Re: [PATCH] drivers: thermal: step_wise: add support for hysteresis

From: Thara Gopinath
Date: Thu Nov 21 2019 - 16:07:25 EST

On 11/21/2019 09:38 AM, Amit Kucheria wrote:
> On Thu, Nov 21, 2019 at 7:40 PM Thara Gopinath
> <thara.gopinath@xxxxxxxxxx> wrote:
>> On 11/21/2019 12:50 AM, Amit Kucheria wrote:
>>> From: Ram Chandrasekar <rkumbako@xxxxxxxxxxxxxx>
>>> Currently, step wise governor increases the mitigation when the
>>> temperature goes above a threshold and decreases the mitigation when the
>>> temperature goes below the threshold. If there is a case where the
>>> temperature is wavering around the threshold, the mitigation will be
>>> applied and removed every iteration, which is not very efficient.
>>> The use of hysteresis temperature could avoid this ping-pong of
>>> mitigation by relaxing the mitigation to happen only when the
>>> temperature goes below this lower hysteresis value.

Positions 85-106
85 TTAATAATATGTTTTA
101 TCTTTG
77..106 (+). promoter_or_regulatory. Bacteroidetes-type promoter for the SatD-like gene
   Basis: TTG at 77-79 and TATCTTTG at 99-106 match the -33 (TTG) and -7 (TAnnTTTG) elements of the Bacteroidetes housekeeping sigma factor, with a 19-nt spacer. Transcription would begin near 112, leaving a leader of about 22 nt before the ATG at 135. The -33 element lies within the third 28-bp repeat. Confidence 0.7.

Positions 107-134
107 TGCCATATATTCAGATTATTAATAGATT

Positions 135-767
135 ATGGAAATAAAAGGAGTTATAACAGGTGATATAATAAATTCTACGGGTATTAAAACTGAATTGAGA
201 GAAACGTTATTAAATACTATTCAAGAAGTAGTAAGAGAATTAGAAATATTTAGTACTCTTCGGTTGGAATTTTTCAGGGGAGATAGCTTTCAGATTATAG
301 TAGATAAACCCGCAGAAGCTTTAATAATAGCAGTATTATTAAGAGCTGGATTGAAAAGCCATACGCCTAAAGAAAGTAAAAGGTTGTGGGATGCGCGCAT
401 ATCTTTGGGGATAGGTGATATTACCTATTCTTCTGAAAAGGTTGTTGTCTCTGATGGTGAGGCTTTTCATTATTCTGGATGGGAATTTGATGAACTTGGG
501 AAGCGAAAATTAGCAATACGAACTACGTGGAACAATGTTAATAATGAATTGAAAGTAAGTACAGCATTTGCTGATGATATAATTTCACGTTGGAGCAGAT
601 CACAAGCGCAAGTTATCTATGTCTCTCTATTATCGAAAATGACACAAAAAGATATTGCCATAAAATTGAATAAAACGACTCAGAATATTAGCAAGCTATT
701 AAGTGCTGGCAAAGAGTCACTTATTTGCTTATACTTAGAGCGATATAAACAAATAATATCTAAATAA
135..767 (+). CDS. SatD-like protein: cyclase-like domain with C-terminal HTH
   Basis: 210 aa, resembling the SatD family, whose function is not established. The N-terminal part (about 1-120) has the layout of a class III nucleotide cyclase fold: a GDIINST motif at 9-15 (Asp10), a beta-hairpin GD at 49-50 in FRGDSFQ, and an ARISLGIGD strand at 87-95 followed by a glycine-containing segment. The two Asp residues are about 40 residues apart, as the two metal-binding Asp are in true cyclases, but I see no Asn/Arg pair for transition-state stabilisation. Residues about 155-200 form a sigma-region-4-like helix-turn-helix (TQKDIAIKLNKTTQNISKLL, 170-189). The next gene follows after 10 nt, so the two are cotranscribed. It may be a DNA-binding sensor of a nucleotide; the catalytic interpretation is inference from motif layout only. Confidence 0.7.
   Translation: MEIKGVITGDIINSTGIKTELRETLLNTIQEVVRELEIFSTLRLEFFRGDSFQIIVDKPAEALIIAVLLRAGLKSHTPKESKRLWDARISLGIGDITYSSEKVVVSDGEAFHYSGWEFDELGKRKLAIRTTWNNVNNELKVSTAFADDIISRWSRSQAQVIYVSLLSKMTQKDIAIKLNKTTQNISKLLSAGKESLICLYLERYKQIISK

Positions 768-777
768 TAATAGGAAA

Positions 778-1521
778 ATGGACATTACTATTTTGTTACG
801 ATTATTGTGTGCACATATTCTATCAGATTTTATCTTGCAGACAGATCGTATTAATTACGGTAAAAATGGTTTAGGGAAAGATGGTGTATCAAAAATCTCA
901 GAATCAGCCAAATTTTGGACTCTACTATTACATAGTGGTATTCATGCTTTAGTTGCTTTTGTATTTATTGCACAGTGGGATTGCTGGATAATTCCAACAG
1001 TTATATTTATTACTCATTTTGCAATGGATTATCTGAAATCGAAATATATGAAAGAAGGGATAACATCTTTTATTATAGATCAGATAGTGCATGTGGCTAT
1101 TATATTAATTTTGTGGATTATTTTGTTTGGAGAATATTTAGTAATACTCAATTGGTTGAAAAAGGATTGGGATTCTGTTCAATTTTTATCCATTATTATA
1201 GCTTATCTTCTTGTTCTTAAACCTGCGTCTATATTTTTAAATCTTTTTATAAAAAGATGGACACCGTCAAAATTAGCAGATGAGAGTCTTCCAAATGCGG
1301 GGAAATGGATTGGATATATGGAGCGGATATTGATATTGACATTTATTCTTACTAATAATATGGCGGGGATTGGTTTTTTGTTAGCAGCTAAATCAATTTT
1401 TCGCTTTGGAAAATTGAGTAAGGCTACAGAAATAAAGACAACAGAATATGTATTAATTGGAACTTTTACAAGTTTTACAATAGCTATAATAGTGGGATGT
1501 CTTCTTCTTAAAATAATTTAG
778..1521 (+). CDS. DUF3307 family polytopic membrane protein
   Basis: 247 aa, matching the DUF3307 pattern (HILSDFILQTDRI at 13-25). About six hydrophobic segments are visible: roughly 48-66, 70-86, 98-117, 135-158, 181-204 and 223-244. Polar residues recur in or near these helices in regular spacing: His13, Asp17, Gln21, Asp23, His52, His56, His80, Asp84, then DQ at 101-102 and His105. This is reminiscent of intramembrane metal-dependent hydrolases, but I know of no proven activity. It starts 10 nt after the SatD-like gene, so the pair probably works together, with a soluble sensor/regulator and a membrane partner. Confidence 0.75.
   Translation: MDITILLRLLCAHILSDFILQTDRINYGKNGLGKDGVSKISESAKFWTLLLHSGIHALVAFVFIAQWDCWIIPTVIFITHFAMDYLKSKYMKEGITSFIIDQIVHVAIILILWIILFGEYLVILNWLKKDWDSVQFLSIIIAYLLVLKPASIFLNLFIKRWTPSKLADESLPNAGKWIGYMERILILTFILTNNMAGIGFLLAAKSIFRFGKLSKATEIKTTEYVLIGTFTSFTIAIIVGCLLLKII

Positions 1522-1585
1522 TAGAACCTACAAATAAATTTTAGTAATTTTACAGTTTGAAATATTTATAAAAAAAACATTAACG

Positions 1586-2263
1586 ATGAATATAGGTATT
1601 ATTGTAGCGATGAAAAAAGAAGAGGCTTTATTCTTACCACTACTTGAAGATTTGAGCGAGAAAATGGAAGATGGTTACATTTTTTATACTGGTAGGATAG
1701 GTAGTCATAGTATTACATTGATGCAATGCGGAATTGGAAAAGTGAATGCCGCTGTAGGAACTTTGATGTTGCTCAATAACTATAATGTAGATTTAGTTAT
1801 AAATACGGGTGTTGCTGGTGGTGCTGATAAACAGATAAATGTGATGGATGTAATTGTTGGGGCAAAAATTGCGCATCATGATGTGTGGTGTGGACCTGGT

>> Hi Amit,
>> Can this not lead to ping-pong around the hysteresis temperature?
> That isn't how hysteresis is supposed to work if there is a sufficient
> delta between your trip point and your hysteresis value.
> e.g. if you have a trip at 80C and a hysteresis of 10C, it means that
> you will start throttling at 80C, but you won't STOP throttling until
> you cool down to 70C. At that point, you will wait again to get to 80C
> before throttling again.
> IOW, on the downward slope (80 -> 70) you still have throttling active
> and on the upward slope (70 -> 80), you have no[1] throttling, so
> different behaviour is the same temperature range depending on
> direction.
> If your hysteresis value was very low .e.g. 1C, it would certainly be useless.

Thanks for the explanation. I think averaging can still give a smoother
experience/transition. But then it has to be implemented and tested
against this solution. Other reason for this solution is hysteresis can
be a higher value if needed where as averaging might not give that
flexibility. I have some other comments on the patch which I have posted
>> If the idea is to minimize ping-pong isn't average a better method?
> We shouldn't ping-pong with the asymmetric behaviour described above.
> Regards,
> Amit
> [1] This is a simple example with a single trip point.

Warm Regards